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Mangaung: Kings and Kingmakers

Mangaung: Kings and Kingmakers

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Mangaung: Kings and Kingmakers

178 pagine
3 ore
Nov 12, 2012


In Mangaung: Kings and Kingmakers political journalist Mandy Rossouw takes us from the last elective conference of the ANC, at Polokwane, to the present day, where we’re introduced to the eight men who have the most influence on what will happen at Mangaung, and following that, in the race to the national poll in 2014. And then we take a tour through ANC politicking in South Africa’s nine provinces, because branch-level dynamics are still the key to understanding the ANC. This is the book to read if you’ve ever wondered whether the ANC’s claim that collective will trumps individual ambitions is actually true. Mangaung: Kings and Kingmakers explains who has been in power, and who is taking over. Most likely you’re not one of the 4 000 delegates with a vote at Mangaung, but that doesn’t mean you don’t want to know more about who’ll be smiling at you from near the top of your ballot paper come April 2014.
Nov 12, 2012

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Mangaung - Mandy Rossouw




Kwela Books


On 16 December 2012 more than 10 000 African National Congress members, government officials, international guests and journalists will descend on Mangaung – as the metropolitan municipality which includes Bloemfontein, South Africa’s former judicial capital, is now officially known. Of these delegates, about 4 000 will participate in a crucial vote that will decide who the president of the ANC will be for the next five years. So what? you might ask. What’s so important about that vote? Why does it matter?

Since becoming a reporter in the Gauteng legislature in 2003, I’ve learnt that politics and policy in South Africa are what happens inside the African National Congress (ANC), not what happens at the ballot box. Although the Democratic Alliance (DA) controls a province, it still has a long way to go before it can credibly contest an election on a national level with the ANC (at least twelve years, analysts speculate). So, those 4 000 delegates, give or take a few, hold not only the future of the ANC in their hands, but also the future of South Africa.

In 2007 many South Africans sighed with relief when Thabo Mbeki, a man who brought so much confusion about HIV and Aids, was removed from the ANC presidency at Polokwane, and later from public office a few months before his term was due to expire. Post Polokwane we have seen that no one is sacred in the ANC – something that began with Mbeki’s ousting. We have also witnessed the erratic policy-making that followed the election of the new leadership – economic policy, for instance, has become stagnant (with one part of government favouring a youth wage subsidy to deal with youth unemployment, and another stating that the policy would not be implemented, despite money being put aside for it). Once again, this reflects the way that the ANC’s elective conference was destabilised at Polokwane.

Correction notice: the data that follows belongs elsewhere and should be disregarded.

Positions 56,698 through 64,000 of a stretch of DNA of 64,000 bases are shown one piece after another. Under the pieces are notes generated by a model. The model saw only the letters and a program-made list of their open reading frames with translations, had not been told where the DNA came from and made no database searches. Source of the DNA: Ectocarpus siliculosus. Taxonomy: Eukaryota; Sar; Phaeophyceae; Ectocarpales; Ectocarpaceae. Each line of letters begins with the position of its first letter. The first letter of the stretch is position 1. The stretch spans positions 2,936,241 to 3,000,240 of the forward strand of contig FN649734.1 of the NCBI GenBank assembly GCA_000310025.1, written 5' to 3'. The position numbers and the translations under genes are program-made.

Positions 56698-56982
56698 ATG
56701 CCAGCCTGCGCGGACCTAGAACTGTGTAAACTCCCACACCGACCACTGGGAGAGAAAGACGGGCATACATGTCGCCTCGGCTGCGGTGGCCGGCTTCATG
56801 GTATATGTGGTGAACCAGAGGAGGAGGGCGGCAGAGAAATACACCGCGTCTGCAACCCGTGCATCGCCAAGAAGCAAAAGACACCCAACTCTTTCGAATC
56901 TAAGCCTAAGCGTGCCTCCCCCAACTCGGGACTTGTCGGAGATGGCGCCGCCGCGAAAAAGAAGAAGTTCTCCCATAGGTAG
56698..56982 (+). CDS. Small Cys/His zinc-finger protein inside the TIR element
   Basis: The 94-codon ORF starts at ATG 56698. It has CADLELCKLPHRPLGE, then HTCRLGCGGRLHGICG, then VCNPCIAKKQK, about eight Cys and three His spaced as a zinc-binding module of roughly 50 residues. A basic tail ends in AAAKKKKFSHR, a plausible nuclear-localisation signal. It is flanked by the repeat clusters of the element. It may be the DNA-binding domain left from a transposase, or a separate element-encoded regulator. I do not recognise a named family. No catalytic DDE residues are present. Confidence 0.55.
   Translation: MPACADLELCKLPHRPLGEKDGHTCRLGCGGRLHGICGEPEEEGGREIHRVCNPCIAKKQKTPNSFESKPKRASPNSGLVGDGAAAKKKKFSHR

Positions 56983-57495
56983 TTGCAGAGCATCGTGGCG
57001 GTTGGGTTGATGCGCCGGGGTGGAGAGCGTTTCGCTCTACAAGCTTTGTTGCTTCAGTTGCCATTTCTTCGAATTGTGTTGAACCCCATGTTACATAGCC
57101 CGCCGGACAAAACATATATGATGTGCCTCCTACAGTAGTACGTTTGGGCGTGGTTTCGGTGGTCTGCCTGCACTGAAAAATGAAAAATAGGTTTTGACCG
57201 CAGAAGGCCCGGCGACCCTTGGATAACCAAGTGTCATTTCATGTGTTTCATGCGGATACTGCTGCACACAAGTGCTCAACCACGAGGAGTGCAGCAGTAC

At Mangaung ANC members will make key decisions about how the party, and therefore the government, will conduct its business in the next five years – just as they did at Polokwane in 2007. The effects of at least some of the decisions taken at the conference may not be immediately clear, while others will be implemented almost on the spot – if the way the ANC dealt with the crime-fighting unit the Scorpions after Polokwane is anything to go by – but because the party infiltrates every part of our society we have no choice but to pay attention. So, Mangaung matters, because unless you’re packing for Perth, the decisions taken there will affect your life, at least for the decade to come.

The long road from

Polokwane to Mangaung

Remember Polokwane?

In 2007, the ANC’s elective conference in Polokwane broke the mould of ANC politics as we had come to know it.

Firstly, there was contestation. Never had there been open contestation for any position in the top leadership of the party, and certainly never for the position of president. Secondly, what Jacob Zuma managed to do at Polokwane was the stuff that legends are made of. He harnessed the resentment that had been building up against Thabo Mbeki and what Mbeki represented and turned it into a definitive force for change – a force that made him, by a margin of 10%, the president of the ANC.

If Thabo Mbeki were on Facebook, his relationship with the ANC would be listed as It’s complicated. Even now, five years after the ANC humiliated him in the worst way possible, many still lament his loss. Some miss the intellectual air he gave to speeches, even if they didn’t always understand what he was droning on about. Others miss his decisiveness, although in hindsight many have come to realise they didn’t really agree with some of his decisions.

So why did they let him go? And not let him go quietly either, but instead chase him out of the Union Buildings like a dog? Resentment between the inziles – those who fought apartheid from inside the country – and the exiles in the ANC had been brewing since, well, people left the country to become exiles. And a low-intensity battle has been taking place since 1990, when the exiles returned from Lusaka, London and Leipzig. Photographs of the victory were plastered over newspapers as families reunited and leaders triumphantly waved their fists in the air exclaiming: The battle has been won! Inside the country thousands awaited the returnees, eager to hear their counsel about what the next step should be.

But as 1994 came and went and the new South Africa settled into itself, many started wondering why the cabinet was made up mostly of those who fought the struggle from outside – beyond the reach of the people on the ground. The Zuma camp’s gravest criticism against Mbeki was that he was out of touch with ordinary people. The underlying message, however, was not just that Mbeki had been out of touch during his presidency, but that he had always been out of touch. Growing up within the educated classes and then studying and working abroad, they felt, did not prepare him for a job that is essentially about reaching out to people far below your pay scale and level of education.